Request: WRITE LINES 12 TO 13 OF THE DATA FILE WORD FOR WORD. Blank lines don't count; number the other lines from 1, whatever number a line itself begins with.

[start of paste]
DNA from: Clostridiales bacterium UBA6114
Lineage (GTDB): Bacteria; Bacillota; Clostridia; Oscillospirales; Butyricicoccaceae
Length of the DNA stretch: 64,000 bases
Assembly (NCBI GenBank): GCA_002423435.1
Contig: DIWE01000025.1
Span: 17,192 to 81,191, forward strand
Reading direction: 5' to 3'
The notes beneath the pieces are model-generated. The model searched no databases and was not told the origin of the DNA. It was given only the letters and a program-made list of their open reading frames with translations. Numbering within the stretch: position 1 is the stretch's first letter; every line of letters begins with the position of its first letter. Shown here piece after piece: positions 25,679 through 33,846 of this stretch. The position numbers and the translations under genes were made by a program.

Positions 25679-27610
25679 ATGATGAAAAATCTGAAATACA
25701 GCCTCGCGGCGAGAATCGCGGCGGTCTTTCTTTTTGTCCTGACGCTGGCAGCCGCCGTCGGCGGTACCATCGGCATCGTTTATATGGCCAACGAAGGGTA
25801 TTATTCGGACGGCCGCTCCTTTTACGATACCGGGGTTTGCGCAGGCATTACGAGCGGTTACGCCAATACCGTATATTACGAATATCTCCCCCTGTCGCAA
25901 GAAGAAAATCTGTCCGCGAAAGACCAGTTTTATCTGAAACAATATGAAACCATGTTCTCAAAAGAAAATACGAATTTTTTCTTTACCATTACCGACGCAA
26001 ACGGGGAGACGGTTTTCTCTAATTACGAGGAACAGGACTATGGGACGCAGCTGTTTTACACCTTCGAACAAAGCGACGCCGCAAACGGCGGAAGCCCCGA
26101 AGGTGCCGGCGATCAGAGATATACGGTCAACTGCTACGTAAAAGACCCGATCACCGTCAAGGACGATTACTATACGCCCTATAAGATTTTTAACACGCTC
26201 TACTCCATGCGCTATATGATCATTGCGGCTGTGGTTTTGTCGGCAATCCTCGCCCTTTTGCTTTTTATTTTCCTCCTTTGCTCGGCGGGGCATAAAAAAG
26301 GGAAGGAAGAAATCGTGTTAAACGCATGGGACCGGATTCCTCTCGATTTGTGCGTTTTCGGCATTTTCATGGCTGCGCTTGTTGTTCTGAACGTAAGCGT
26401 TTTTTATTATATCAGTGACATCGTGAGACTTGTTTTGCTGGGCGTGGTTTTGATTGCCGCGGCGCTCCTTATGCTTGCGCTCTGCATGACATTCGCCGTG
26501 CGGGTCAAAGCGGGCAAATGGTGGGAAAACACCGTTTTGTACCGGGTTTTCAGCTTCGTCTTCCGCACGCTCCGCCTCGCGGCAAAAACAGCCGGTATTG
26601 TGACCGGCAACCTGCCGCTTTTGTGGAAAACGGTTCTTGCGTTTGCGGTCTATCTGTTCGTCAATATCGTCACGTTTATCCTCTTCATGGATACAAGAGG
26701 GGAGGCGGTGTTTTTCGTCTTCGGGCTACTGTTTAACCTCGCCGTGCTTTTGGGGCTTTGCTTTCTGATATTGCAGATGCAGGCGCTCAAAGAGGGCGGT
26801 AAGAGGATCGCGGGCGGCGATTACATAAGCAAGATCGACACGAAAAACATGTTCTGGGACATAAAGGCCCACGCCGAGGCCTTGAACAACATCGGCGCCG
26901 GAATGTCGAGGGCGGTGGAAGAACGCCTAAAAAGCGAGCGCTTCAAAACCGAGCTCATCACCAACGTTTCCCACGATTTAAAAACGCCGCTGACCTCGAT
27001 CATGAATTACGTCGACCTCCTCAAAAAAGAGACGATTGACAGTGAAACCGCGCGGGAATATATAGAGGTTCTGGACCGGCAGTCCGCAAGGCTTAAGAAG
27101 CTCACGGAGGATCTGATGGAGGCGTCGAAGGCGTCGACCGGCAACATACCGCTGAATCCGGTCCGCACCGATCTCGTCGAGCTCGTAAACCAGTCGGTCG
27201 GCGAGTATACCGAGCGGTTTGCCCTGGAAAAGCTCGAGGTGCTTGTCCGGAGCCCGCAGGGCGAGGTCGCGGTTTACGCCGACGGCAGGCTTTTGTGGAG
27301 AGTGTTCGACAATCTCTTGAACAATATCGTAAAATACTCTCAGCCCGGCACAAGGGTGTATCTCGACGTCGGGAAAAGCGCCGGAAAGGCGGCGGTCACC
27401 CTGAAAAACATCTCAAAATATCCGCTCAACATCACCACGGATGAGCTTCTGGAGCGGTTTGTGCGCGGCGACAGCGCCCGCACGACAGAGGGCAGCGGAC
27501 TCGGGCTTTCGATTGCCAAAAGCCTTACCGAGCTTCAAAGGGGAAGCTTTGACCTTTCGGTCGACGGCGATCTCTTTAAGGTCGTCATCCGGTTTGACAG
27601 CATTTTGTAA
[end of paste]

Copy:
25801 TTATTCGGACGGCCGCTCCTTTTACGATACCGGGGTTTGCGCAGGCATTACGAGCGGTTACGCCAATACCGTATATTACGAATATCTCCCCCTGTCGCAA
25901 GAAGAAAATCTGTCCGCGAAAGACCAGTTTTATCTGAAACAATATGAAACCATGTTCTCAAAAGAAAATACGAATTTTTTCTTTACCATTACCGACGCAA